At the recent FIBKA (Federation of Irish Bee-Keepers Association) annual summer Course in Gormanston a meeting was held which included beekeepers from the whole of Ireland including Offaly who had at heart the future welfare of our native Irish honeybee.
At a subsequent meeting it was decided to establish as soon as possible an all Ireland society that would serve as an umbrella organisation for groups and individual beekeepers who are interested in the preservation and improvement of the various Irish strains of native honeybees.
The inaugural meeting for this society will be held at the Maldron Hotel, Portlaoise, on Sunday 25th November next, commencing at 2pm. All Irish beekeepers and others who are interested in supporting the aims of this new organisation are invited to attend this meeting.
The primary aim of this society will be the conservation, study, improvement and restoration of the native Irish honeybee (Apis mellifera mellifera). It is on this native honeybee population that we plan to build, develop, improve and expand our beekeeping industry.
It is hoped with the united effort of Irish beekeepers to identify strains of native bees that are capable of tolerating the Varroa mite that has been responsible for the decimation of all wild colonies of honeybees. If this can be achieved, there is a strong possiblility that the local strains of Apis mellifera mellifera will recolonise those nesting sites that were formerly occupied by feral colonies and from which Varroa tolerant swarms will issue forth once more to repopulate the countryside and to carry out the necessary pollination of all flowering plants both wild and cultivated.
The parasitic honeybee mite Varroa destructor first arrived in Ireland in 1998 having been brought into the Sligo/Leitrim area on bees that were imported by car from England. Since then the honeybee population of Ireland has been decimated with the spread of the varroa mite throughout the 32 counties. This is mainly due to the complete annihilation of all honeybee colonies that lived in the wild throughout the island. Many old-time or traditional beekeepers also gave up beekeeping due to the extra work and expense necessary to treat their colonies of bees to combat this new predator.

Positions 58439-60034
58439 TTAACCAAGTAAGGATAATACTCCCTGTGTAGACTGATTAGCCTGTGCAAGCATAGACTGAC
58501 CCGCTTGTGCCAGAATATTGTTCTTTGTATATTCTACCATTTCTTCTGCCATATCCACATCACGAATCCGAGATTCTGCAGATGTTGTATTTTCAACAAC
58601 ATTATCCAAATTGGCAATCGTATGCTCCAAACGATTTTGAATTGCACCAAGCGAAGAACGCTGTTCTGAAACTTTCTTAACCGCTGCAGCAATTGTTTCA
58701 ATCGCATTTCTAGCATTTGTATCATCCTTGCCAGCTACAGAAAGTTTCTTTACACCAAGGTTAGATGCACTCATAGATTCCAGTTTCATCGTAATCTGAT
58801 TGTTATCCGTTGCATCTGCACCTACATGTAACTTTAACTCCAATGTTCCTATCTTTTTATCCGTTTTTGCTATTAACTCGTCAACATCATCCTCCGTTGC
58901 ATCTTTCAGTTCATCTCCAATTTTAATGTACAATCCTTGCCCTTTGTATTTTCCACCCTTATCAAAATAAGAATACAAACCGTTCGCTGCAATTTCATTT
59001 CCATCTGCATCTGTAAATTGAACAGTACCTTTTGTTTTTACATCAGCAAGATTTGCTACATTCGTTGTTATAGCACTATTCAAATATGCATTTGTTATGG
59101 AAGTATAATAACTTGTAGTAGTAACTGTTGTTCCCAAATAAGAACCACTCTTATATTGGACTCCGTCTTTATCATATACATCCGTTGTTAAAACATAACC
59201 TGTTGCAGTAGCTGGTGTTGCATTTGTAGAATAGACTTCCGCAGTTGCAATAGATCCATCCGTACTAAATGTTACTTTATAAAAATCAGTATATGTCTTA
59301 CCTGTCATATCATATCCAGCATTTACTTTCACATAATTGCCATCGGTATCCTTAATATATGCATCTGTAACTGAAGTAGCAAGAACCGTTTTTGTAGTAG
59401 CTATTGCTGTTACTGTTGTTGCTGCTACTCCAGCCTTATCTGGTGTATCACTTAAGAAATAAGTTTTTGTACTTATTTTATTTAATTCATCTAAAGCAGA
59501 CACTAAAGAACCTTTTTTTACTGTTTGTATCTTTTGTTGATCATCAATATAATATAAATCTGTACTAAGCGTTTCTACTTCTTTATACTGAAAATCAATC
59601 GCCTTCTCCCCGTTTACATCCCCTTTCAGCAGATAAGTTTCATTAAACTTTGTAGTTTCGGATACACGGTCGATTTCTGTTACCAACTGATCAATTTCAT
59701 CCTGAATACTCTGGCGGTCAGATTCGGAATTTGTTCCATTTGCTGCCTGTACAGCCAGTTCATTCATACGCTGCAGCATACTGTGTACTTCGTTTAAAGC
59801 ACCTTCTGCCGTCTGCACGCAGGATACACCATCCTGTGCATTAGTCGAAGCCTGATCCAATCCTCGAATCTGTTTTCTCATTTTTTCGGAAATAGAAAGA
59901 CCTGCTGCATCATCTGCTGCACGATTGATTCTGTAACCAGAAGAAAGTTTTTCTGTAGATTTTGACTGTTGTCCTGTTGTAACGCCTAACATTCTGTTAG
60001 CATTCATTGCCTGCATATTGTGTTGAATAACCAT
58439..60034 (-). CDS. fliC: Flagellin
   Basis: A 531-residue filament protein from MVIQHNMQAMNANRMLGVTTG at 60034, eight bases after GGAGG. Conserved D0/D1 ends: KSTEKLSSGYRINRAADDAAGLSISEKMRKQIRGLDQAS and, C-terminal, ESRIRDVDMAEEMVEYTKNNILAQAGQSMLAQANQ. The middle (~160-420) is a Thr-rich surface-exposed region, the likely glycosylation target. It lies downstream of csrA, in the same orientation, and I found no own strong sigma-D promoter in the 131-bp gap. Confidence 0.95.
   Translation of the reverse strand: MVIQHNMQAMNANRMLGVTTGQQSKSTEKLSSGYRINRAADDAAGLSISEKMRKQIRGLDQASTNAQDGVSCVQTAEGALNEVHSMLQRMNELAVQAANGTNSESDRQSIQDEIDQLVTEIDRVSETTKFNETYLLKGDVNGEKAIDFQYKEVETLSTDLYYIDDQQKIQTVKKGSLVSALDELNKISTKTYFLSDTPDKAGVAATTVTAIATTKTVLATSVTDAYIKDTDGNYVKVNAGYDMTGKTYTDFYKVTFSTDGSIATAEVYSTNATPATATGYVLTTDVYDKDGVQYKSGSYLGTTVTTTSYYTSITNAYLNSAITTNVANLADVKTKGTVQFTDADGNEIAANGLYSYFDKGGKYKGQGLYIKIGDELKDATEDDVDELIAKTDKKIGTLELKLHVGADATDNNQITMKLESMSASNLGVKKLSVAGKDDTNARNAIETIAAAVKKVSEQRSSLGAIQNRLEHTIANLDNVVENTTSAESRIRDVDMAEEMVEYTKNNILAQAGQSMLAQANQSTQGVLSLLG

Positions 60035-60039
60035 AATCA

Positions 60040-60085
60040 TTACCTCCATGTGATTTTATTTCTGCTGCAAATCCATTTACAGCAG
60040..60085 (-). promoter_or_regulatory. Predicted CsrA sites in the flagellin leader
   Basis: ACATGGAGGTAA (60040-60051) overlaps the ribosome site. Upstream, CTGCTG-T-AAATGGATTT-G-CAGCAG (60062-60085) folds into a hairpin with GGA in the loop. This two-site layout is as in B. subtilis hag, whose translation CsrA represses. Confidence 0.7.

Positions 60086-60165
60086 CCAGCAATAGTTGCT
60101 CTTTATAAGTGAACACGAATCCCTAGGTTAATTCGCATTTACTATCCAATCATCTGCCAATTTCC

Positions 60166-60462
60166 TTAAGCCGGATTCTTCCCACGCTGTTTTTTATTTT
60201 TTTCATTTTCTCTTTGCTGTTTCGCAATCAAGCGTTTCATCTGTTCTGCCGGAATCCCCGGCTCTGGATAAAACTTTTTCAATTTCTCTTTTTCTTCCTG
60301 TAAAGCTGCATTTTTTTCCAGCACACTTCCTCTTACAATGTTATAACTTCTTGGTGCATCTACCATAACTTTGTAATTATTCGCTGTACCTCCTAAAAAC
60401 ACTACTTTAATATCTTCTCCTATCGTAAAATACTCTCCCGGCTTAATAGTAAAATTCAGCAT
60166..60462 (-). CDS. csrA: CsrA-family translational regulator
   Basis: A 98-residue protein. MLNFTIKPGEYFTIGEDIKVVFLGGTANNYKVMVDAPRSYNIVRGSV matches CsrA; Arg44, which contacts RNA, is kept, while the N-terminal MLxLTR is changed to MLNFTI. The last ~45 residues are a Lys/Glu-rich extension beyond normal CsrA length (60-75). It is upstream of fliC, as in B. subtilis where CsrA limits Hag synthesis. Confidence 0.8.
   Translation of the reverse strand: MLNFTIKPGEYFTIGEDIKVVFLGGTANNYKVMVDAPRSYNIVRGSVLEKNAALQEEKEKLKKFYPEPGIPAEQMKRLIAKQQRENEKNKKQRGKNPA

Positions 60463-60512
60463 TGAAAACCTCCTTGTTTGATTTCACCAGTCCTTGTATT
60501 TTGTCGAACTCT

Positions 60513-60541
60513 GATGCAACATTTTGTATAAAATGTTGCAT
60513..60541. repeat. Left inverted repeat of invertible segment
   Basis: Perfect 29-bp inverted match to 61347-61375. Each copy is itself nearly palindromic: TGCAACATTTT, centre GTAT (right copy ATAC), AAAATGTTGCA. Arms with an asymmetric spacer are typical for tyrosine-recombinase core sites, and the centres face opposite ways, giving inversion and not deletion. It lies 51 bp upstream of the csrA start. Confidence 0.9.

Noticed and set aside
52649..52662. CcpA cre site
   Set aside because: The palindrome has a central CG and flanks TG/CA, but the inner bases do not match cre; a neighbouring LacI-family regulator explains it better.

This Irish population of the Dark European Honeybee is unique as it is the chief remaining repository of this sub species of Apis mellifera mellifera that at one time populated the whole of Europe north of the Alps, ranging from the islands of Great Britain and Ireland across the Ural Mountains in Russia, and northwards through the Baltic States and the whole of Scandinavia. Throughout most of these areas this sub species has largely been hybridised due to importations of other European sub species, particularly from southern Europe and the Mediterranean area.
In Ireland have large remnants of this wonderful heritage still surviving in its pure form in the apiaries that are being managed by Irish beekeepers. Recent surveys entailing DNA analysis and a countrywide morphometric survey undertaken by the Galtee Bee Breeding Group on a nation wide basis have proved beyond doubt that these bees can be regarded as pure Apis mellifera mellifera. The population of native bees is constantly under threat from imports of other subspecies into certain parts of this country. As there is no way of controlling the mating of queens by these foreign drones, there is a great danger that the native stock will be irretrievably contaminated as has happened in other countries.